For example, consider an executive's nonqualified deferred compensation plan that provides payment upon retirement. Some might say that retirement is a separation from service, but Sec. 409A does not. This would not be a permissible payment unless retirement is defined in a manner that falls within the Sec. 409A definition of separation from service or perhaps is set to occur upon attaining age 65 or another specified date.
Complicating things further, an executive does not have a separation from service if he or she is retained as a consultant and continues to work more than 20% of his or her past service schedule. This is easy to overlook and results in Sec. 409A failure penalties.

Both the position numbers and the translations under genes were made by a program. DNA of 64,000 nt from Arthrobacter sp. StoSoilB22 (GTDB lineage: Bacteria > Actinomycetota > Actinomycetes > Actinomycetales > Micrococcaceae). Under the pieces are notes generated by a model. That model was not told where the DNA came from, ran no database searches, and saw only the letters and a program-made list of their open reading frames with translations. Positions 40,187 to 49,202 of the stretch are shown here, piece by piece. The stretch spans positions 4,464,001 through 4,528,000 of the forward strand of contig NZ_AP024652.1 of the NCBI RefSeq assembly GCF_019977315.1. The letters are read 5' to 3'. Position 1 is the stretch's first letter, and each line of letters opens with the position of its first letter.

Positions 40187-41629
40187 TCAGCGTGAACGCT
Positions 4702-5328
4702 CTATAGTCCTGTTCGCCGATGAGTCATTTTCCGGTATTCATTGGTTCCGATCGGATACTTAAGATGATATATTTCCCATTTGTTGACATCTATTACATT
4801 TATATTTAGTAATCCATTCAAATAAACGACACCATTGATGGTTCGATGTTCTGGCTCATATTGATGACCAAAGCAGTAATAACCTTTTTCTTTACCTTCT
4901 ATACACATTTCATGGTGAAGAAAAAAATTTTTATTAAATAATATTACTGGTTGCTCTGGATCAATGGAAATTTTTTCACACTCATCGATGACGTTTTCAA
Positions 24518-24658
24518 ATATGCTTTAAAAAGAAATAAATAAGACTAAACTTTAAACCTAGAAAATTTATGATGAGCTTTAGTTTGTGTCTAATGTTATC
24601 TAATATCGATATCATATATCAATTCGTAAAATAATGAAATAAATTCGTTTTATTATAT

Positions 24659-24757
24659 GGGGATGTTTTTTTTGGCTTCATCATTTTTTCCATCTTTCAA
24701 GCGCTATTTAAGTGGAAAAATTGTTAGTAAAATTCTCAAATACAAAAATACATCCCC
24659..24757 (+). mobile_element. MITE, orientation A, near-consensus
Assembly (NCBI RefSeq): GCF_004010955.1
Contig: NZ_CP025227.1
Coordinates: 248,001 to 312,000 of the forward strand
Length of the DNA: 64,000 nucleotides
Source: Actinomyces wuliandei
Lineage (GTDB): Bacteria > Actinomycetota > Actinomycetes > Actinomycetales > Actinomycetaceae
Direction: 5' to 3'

Disability, change in control, and unforeseeable emergency also have specific definitions under the Sec. 409A rules that need to be detailed within the plan should those permissible payment events be intended. Some employers wrongly believe that issues of incorrect or omitted definitions can be remedied by including a savings clause (i.e., a clause saying that if any plan language is found invalid the rest remains in effect). A savings clause will not fix noncompliant terms or supply a compliant one; however, it may help resolve issues where there is ambiguity in existing language. As such, it does not hurt to include one, but it should not be relied upon.